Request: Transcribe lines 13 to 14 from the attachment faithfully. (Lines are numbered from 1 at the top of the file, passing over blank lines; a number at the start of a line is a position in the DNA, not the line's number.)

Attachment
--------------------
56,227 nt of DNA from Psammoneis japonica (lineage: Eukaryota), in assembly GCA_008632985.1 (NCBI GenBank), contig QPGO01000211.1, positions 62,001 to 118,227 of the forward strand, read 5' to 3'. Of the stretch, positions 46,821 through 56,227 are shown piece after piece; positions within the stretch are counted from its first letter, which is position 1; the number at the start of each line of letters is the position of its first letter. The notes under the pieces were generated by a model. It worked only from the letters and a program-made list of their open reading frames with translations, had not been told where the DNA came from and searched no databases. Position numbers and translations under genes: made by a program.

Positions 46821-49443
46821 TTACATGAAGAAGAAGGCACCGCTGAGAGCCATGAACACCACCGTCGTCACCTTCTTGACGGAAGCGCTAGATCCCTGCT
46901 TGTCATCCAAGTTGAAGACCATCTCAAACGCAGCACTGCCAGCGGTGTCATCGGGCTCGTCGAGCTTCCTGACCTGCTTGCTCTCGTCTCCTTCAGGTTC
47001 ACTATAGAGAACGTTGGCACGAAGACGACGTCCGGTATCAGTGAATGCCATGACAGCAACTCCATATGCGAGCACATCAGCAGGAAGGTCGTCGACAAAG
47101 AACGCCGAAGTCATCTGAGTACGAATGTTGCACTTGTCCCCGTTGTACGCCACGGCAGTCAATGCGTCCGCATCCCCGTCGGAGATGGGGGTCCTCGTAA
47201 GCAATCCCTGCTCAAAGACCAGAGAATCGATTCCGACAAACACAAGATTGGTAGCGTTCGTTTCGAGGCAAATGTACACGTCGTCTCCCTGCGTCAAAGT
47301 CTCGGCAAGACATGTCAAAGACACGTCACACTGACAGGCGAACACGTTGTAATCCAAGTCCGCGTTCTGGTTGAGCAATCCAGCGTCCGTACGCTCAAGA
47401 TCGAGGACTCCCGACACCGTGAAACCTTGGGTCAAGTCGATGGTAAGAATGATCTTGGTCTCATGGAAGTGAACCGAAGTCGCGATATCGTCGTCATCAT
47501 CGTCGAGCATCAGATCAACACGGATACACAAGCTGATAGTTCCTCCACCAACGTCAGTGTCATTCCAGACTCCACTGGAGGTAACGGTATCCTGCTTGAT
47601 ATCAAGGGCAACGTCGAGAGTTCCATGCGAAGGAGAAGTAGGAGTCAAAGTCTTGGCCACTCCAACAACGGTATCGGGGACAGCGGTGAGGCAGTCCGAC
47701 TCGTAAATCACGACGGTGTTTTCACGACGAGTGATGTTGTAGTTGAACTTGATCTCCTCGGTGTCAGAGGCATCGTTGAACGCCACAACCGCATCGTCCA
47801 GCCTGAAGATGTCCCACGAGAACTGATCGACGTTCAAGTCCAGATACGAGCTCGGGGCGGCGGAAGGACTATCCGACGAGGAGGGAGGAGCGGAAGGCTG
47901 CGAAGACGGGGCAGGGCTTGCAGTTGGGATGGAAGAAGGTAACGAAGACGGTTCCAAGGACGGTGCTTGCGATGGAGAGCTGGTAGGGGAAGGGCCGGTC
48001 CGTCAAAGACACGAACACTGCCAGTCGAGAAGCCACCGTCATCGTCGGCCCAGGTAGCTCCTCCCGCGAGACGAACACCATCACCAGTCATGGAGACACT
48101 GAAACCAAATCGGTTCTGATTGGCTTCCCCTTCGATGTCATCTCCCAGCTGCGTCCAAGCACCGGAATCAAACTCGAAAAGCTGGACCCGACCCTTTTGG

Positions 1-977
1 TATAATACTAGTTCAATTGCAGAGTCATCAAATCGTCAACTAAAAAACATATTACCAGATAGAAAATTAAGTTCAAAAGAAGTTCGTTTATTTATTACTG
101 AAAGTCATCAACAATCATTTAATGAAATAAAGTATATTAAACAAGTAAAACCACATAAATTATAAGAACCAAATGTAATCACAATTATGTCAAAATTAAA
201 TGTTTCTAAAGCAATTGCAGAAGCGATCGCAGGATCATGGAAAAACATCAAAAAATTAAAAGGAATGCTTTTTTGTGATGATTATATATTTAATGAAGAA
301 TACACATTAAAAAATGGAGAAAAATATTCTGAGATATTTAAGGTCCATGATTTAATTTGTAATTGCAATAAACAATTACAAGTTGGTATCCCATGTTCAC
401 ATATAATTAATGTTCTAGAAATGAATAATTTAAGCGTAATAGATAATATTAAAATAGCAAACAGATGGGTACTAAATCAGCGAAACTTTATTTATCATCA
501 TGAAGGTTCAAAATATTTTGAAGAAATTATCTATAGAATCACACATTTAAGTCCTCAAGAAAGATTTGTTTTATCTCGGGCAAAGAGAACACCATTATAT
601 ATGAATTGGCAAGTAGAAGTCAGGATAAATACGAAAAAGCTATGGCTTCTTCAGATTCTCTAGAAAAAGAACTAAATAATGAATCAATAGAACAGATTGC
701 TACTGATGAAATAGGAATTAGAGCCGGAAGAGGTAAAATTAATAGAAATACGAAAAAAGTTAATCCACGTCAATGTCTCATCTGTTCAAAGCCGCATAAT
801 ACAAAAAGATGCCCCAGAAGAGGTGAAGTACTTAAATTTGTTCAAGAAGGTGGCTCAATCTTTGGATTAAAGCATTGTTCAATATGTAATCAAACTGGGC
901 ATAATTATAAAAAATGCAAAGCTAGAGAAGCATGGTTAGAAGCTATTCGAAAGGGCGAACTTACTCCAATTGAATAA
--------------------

47801 GCCTGAAGATGTCCCACGAGAACTGATCGACGTTCAAGTCCAGATACGAGCTCGGGGCGGCGGAAGGACTATCCGACGAGGAGGGAGGAGCGGAAGGCTG
47901 CGAAGACGGGGCAGGGCTTGCAGTTGGGATGGAAGAAGGTAACGAAGACGGTTCCAAGGACGGTGCTTGCGATGGAGAGCTGGTAGGGGAAGGGCCGGTC